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Why and how to screen for atrial fibrillation
  1. Arnaud Bisson,
  2. Alexandre Bodin,
  3. Laurent Fauchier
  1. Service de Cardiologie, Centre Hospitalier Universitaire Trousseau et Faculté de Médecine, Université François Rabelais, Tours 37044, France
  1. Correspondence to Professor Laurent Fauchier, Service de Cardiologie, Centre Hospitalier Universitaire Trousseau et Faculté de Médecine, Université François Rabelais, Tours 37044, France; lfau{at}med.univ-tours.fr

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Because of the effectiveness of many interventions with drugs or devices in the primary prevention of cardiovascular events, there is great interest in developing accurate clinical prediction tools to determine in clinical practice who will benefit most from these interventions. This applies to lipid-lowering drugs reducing mortality in high-risk patients and prevention of sudden death using implantable cardioverter-defibrillators. By contrast, there is no such primary prevention strategy for the most common form of sustained arrhythmia, atrial fibrillation (AF).

AF is often underdetected and suboptimally managed, while it is a major cause of cardiovascular disease morbidity and mortality, by increasing the incidence of stroke, heart failure, dementia and hospitalisations with highly varying presentations in these events for each individual affected by AF. Regrettably, highly effective preventive therapies have not been identified to date for primary prevention of AF. Initially promising, a range of therapies has been found to be rather ineffective in preventing incident AF or AF recurrences, including statins, fish oil, angiotensin-converting enzyme inhibitors, angiotensin-receptor blockers and various antiarrhythmic agents.1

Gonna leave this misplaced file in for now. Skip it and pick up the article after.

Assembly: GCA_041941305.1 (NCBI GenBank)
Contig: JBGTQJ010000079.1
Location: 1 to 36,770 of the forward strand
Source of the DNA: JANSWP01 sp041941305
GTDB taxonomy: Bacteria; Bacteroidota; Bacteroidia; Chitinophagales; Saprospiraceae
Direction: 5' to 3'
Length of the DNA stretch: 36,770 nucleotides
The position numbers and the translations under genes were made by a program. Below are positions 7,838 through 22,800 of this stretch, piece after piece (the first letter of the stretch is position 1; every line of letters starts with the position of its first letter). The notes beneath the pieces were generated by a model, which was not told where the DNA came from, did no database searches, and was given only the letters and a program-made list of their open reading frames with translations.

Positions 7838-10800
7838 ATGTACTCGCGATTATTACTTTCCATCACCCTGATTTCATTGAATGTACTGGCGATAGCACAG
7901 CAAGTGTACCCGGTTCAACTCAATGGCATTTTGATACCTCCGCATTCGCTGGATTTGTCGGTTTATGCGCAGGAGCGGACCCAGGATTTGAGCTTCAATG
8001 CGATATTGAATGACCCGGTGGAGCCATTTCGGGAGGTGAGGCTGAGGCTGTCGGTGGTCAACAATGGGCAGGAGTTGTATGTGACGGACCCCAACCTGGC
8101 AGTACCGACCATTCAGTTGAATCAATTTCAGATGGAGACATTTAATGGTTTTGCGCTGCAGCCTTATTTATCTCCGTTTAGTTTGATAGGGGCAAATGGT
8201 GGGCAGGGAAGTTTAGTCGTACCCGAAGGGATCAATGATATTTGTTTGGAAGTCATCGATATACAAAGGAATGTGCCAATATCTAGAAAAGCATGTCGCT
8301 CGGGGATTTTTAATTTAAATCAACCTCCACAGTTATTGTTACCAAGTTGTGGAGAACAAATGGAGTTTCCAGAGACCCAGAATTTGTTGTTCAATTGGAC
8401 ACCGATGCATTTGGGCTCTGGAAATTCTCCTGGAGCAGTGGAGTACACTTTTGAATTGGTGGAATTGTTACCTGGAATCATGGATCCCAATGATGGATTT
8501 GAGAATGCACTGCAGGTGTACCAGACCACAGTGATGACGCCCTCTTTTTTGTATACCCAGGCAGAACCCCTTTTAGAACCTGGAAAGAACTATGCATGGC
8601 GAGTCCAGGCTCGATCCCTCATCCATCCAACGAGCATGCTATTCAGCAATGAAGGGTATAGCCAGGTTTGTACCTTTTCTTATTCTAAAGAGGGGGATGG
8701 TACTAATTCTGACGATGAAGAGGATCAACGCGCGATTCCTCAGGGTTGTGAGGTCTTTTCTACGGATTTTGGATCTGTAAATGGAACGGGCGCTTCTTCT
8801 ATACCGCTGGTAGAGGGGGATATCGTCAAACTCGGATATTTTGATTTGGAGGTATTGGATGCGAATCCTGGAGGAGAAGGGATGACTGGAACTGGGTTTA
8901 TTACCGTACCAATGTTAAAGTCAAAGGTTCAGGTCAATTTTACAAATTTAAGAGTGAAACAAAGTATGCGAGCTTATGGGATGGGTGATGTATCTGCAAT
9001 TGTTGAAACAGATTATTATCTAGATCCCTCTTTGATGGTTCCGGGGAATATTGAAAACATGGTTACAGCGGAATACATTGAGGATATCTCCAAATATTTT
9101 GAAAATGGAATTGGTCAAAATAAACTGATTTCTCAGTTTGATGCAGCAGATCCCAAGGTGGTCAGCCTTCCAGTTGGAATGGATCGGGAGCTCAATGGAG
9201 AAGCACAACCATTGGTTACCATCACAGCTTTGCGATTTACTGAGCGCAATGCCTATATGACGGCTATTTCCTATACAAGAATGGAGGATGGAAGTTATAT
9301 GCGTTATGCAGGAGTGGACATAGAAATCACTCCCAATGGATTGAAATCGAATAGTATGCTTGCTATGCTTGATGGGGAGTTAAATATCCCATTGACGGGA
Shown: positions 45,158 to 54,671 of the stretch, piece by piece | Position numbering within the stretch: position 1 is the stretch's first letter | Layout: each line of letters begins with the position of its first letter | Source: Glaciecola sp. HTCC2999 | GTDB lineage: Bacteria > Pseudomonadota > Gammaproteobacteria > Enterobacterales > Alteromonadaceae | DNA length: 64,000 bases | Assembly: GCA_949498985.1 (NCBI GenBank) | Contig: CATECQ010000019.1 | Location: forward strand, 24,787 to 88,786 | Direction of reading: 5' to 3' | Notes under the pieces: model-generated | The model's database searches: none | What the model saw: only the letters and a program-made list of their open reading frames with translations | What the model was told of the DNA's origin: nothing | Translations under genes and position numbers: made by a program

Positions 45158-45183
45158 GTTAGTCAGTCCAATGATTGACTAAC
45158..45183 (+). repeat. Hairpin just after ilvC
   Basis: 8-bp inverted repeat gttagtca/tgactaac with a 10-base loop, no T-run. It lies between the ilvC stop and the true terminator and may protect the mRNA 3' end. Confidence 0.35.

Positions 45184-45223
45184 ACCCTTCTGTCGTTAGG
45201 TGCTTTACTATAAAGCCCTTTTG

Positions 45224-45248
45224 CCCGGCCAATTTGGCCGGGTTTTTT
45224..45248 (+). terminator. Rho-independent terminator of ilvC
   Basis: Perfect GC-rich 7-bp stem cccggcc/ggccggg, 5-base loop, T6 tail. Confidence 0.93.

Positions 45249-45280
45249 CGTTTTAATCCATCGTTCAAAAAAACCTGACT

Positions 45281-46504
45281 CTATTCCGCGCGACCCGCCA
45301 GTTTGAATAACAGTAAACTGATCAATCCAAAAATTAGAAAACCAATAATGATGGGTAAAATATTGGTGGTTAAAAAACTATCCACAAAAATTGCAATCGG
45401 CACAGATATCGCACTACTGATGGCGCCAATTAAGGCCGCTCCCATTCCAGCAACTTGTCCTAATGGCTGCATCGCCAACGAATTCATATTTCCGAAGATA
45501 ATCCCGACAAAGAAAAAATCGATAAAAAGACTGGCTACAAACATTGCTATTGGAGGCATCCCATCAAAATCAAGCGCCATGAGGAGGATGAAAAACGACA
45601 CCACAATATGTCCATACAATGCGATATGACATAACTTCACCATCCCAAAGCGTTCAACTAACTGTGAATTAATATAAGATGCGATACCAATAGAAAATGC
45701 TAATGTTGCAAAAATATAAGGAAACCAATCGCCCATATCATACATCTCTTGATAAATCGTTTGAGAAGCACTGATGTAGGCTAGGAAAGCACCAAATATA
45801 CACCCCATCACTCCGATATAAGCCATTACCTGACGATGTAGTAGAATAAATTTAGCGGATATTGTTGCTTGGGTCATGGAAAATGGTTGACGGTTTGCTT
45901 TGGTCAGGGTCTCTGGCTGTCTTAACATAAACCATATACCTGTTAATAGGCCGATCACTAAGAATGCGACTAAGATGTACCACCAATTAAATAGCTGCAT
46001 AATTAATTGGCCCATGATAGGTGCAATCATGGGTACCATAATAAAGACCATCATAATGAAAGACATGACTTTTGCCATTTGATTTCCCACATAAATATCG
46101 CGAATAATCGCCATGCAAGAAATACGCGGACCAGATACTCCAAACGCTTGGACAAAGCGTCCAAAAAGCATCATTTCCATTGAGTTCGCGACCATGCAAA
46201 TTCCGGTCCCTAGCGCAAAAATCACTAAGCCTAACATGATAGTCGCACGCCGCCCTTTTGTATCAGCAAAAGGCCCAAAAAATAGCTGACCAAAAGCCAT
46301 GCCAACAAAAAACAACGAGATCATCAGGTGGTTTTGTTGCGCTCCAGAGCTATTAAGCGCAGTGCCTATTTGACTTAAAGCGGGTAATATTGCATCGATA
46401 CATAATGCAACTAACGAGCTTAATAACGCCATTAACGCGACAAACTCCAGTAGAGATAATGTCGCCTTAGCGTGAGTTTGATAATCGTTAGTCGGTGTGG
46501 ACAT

However, given the multidimensional nature of AF, the concept of integrated care has been promoted to prevent AF incidence, AF recurrences and to improve patient outcomes, with some evidence of success. Integrated care includes stroke prevention and efforts to reduce cardiovascular risk factors as well as broader approaches that include nurse-led interventions, education and lifestyle changes (such as obesity management, exercise and healthy lifestyle efforts).2 Focusing efforts on increasing awareness among clinicians, patients and the general population helps to improve detection and a comprehensive or holistic approach might improve decision-making and approaches to management for patients at risk of AF.

In their Heart manuscript, Linker et al …

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